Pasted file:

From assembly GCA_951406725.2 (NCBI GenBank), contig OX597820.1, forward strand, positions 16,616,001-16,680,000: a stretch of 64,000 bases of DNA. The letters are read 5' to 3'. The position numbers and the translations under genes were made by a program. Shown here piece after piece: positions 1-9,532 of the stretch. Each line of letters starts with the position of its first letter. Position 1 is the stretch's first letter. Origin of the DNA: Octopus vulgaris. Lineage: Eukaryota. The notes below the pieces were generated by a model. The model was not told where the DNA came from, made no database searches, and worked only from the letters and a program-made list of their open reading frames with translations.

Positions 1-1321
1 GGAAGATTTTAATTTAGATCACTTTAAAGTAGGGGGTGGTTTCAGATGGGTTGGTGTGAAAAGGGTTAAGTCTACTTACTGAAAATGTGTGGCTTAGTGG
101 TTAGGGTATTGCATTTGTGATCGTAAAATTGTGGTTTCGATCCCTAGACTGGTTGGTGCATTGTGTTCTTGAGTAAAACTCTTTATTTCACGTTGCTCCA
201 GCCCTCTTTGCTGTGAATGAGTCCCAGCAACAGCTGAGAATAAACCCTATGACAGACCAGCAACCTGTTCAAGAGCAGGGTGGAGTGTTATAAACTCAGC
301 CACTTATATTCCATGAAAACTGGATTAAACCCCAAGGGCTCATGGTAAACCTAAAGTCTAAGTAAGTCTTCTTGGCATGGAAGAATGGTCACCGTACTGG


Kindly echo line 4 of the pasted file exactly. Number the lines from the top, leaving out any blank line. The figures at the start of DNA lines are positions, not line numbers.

101 TTAGGGTATTGCATTTGTGATCGTAAAATTGTGGTTTCGATCCCTAGACTGGTTGGTGCATTGTGTTCTTGAGTAAAACTCTTTATTTCACGTTGCTCCA